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Live at CeeB GeeB's
Posted by: Parkas4Kids from: Dundalk, MD on
Sometimes it's hard to capture a band's true potential in the often-sterile environment of a recording studio. New York City's Television is a band who's managed to achieve both dynamite and dynamic studio albums as well as live shows. However, the band has limited recorded output, which makes it difficult to pinpoint specific examples unless you're talking to someone who's also seen the band perform live. Fortunately, in 1982, ROIR released this double-album, "The Blow-Up," to help showcase Television's raw potential.
A lot works in this album's favor, most notably the pure talent of guitarists Tom Verlaine and Richard Lloyd. Their guitar work is art, pure and simple, and they push the boundaries of rhythm and lead guitar well beyond the breaking point. Unfortunately, what works the most against the band is the venue itself: CBGB's. Though one of the happenin'est places to see some of the hippest bands, the acoustics of the rather small club caused the music, more often than not, to suffer. Sides 1 and 2 sound like you're listening to Television with your fingers so far in your ears that you're inches from scratching your brain. The guitar overpowers and almost drowns out the vocals, rendering Tom's singing either inaudible or indecipherable. Don't get me wrong, the songs are good--really good--but the listening experience is...unbalanced at best.
Sides 1 and 2 are the "throwaway" sides and feature the shorter songs of this particular collection. The stand-out tracks are "Prove It," "I Don't Care," and "Ain't That Nothin'." However, sides 3 and 4 are what make this album so worthwhile. The 15-plus minute renditions of "Little Johnny Jewel" and "Marquee Moon" will blow your mind. "Friction" and the band's cover of "Satisfaction" are just icing on this particular slice of the cake. And to make things even better, the sound quality issues on sides 1 and 2 aren't nearly as prevalent on sides 3 and 4. Bonus!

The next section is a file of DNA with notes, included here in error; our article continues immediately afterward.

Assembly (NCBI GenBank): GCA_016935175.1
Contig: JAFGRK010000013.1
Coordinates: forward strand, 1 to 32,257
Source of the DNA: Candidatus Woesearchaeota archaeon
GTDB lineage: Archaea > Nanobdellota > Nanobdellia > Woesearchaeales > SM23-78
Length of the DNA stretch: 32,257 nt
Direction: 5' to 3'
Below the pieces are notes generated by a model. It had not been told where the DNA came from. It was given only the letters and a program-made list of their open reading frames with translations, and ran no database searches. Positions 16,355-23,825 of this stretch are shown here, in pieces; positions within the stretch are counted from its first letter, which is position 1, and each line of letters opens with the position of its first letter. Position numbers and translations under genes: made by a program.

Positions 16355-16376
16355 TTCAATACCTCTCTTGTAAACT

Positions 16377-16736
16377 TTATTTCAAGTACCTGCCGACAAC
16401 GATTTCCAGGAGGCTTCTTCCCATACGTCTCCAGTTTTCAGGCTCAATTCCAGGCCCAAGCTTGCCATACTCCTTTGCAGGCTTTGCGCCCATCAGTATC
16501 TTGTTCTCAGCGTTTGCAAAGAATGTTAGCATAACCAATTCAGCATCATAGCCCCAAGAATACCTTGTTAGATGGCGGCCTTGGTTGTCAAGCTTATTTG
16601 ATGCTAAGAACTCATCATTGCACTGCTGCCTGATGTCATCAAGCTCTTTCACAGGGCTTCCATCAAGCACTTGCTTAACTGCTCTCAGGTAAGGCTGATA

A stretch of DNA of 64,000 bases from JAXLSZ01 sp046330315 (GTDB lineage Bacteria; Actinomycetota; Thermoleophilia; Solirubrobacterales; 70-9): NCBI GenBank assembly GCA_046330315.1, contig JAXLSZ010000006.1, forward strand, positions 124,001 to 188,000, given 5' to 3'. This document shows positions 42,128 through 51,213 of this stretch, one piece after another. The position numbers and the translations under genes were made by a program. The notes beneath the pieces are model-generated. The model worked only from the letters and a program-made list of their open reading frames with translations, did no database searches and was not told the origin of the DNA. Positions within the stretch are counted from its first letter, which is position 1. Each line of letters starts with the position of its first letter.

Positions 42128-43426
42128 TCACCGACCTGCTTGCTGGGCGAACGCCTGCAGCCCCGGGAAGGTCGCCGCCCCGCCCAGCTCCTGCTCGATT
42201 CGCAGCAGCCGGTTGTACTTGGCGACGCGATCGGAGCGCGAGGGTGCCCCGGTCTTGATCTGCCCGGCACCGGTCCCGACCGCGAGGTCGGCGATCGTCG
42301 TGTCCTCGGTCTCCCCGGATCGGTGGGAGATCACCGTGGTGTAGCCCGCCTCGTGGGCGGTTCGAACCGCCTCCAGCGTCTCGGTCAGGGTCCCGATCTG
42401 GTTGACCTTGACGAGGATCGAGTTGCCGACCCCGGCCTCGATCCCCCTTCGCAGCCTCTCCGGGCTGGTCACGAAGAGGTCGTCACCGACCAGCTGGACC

Whether or not you're a fan of Television, you owe it to yourself to own this album. Yes, the sound quality is lacking for the better part of this album. It does, in my opinion, hang something of a dark cloud over these songs as a whole, but Television's guitar work shines through regardless. Let Tom and Richard weave their guitars and take you back to 1978, just be sure to enjoy the ride.
However, with all that said, do yourself a favor and get either the CD or digital version of this album. I ordered my copy directly from the record label--ROIR--and it skips and jumps as if that's what records are meant to do. Roughly the first half of side 1 skips around, most of side 2 doesn't skip at all, but sides 3 and 4 are practically unlistenable because it jumps around so much. The music is high quality, there are just too many flaws in the physical package. A shame, really.
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